Now lets try linking. Lets say we always want these two circles to be the same size. Select two circles, and then select both of their Radius ducks(the cyan dot). Then right click on either duck and a menu will pop up. Click on "Link". Boom. The parameters are linked together. You can prove it to yourself by selecting just one of the circles and changing its radius--the other one will change as well. Neat stuff, eh?
Linking is a fundamental concept in Synfig. You can create links not only between ducks, but also between parameters as well by selecting multiple layers, right clicking on the parameter in the param tab, and selecting "Link".
DIGRESSION: This is how outlines are attached to their regions—but I'm getting ahead of myself. At the moment, the fundamental power and flexibility of linking in Synfig Core is beyond what Synfig Studio currently allows for. This will change in the future. Anyway, back on track...
Lets say you want one of the circles to be a different color. If you look in the toolbox below the tools, you'll see the foreground/background color selector, the outline width selector, and some other stuff like the default blend method and gradient. The foreground/background color widget works exactly as you might expect--you can click on the foreground color, and a modest color chooser will appear. Now to can change the color pretty easily.
But sometimes you just want to click on a color and go. This is where the palette editor tab comes in. It's functionality isn't quite 100% yet (ie: saving and loading custom palettes hasn't been implemented yet), but the default palette is pretty decent. Click on the Palette editor tab and have a look--it's the one with the palette-ish looking icon. Clicking on colors in here will immediately change the default foreground color.
That's all great, but we still haven't changed the color of the circle. There are two ways to do this. The first way is that you select the circle layer you want to modify, goto the params tab and double click on the color parameter--a color selector dialog shows up and you just tweak away. But lets say you already got the color you wanted selected as the default foreground color. Easy. Just click on the "Fill tool" from the toolbox, and then click on the circle in the canvas window. Boom. Circle changes color. This works with more than just circles, but we'll get to that in a sec.
Try playing around with the circles for a bit. Muck around with the parameters, and see what happens. To get you started, play around with feather a bit.
Ok, circles are all great and stuff, but they are pretty much geometrically inflexible. What about shapes? To do this, we use the Bline tool.
When you click on the Bline tool, you will see that the ducks from your currently selected layer(if there was one) will disappear, but the layer(s) will still remain selected in the layer tab. This is normal. Anything you create in the Bline tool will be inserted above the currently selected layer. Keep in mind that if you want to insert a shape somewhere, you should select where you want to insert it before you go into the Bline tool--changing the selection afterward will automaticly swap you back to the normal tool.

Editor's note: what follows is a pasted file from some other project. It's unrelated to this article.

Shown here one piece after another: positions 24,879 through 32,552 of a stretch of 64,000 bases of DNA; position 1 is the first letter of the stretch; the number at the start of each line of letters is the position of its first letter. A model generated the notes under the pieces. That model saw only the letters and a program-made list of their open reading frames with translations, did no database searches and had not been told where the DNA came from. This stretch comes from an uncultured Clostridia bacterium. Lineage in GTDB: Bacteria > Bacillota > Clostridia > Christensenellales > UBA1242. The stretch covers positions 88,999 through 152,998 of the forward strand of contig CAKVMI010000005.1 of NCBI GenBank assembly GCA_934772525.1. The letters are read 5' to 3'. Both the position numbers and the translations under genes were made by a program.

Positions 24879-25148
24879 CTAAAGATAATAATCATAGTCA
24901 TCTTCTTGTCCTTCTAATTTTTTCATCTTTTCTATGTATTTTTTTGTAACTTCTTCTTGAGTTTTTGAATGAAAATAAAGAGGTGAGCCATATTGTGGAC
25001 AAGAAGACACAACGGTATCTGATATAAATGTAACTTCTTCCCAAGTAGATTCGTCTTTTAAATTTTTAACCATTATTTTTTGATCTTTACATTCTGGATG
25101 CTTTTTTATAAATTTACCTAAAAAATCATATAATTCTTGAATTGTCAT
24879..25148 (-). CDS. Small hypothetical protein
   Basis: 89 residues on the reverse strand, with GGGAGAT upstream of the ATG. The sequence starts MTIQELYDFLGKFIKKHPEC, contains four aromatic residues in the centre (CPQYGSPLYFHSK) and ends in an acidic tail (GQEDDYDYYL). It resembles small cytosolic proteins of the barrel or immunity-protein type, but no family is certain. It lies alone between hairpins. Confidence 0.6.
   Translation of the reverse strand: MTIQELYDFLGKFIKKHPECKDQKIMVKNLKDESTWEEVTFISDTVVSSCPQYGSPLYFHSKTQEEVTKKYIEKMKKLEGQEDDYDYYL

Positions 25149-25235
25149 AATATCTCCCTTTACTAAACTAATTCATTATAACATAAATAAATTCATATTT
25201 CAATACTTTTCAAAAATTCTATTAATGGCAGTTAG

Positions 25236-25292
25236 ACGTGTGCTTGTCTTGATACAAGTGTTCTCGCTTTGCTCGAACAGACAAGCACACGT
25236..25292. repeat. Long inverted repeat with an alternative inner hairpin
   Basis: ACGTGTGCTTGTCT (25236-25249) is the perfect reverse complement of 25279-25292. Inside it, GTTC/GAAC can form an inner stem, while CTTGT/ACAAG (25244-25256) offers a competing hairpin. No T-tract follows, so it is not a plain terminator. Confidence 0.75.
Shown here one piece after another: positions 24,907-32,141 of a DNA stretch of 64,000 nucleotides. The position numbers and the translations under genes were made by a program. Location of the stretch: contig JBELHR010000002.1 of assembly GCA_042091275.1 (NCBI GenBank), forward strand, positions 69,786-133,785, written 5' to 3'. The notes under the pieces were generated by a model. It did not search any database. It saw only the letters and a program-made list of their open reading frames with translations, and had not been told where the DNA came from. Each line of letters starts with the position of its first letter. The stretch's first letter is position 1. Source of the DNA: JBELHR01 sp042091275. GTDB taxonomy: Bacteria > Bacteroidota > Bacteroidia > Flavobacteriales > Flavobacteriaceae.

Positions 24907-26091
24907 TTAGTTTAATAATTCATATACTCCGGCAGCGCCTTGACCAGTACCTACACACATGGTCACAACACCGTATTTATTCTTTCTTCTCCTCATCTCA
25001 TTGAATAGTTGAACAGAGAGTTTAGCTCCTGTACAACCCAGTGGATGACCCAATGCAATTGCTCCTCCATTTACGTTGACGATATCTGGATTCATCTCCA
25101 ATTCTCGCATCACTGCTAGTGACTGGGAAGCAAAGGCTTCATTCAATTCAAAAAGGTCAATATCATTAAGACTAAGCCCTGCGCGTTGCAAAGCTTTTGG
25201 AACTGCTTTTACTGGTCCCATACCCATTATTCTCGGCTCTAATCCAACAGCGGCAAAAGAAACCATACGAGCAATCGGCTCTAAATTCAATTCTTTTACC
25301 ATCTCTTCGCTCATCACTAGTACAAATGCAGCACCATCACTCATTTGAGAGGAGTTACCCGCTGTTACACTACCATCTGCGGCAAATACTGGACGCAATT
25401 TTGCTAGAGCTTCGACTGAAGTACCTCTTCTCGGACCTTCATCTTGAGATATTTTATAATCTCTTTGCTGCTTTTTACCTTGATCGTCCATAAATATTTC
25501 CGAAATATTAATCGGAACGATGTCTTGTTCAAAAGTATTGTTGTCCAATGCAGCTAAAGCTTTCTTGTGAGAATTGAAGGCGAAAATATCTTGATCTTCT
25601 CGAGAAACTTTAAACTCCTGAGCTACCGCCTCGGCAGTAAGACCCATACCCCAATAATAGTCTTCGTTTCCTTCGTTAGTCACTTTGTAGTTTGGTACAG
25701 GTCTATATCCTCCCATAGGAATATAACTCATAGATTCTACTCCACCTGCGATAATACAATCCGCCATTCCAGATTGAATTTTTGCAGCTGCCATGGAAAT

But anyway... Shapes. In Synfig, the construct for describing shapes is called a Bline. This is roughly analogous to a "path" in other programs, except that it is strictly a hermite spline.
If you take a look at the tool options tab, you'll notice that the first things you see are three checkboxes. Make sure that only "Fill" AND "Outline" are checked.
First, go ahead and click on the "R" button in the lower left corner of the FG/BG color widget in the toolbox. This will reset us back to black and white. Also, go ahead and set the default line width (right next to the FG/BG widget) to something nice and thick--10pt should do the trick.
Clicking with your mouse in the canvas will place vertices. While you are placing a vertex, you can drag out its tangent by dragging the mouse. Do this over and over, and you construct a Bline.
KEEP IN MIND that during this construction, if you don't like where you placed a vertex or a tangent, there is nothing stopping you from just moving it. Honest! If you want to remove a vertex, right click on it and delete it. Want to split the tangents? Right click on the tangent and hit "split tangents". Want to loop the bline? right click on the first vertex and select "loop".
So I assume you got your first Bline laid out like you want it. That's great. But we are still in construction mode--the layers haven't been created yet. There are two ways to create the layers, 1) just switch to another tool. 2) press the "create" button at the bottom of the tool options tab(it's the icon that looks like a gear).
For now, just go ahead and click on the Normal tool because we are done with the Bline tool.
Ok, we now have a nice pretty white region with a thick black outline. Notice that there are two layers that we have created--the Outline and the Region. Despite the fact that they are two separate layers, their vertices parameter has already been linked--so you can select either one and move its ducks around and the other one will also change.
If you want to manipulate the vertices after you have created the layers, it is very easy to do so. Just click on one of the layers and have at it. If you want to remove a vertex, right click on it and hit "Remove Item (smart)". Want to insert a point somewhere? Right click on the segment where you want to insert something and his "Insert item (smart)".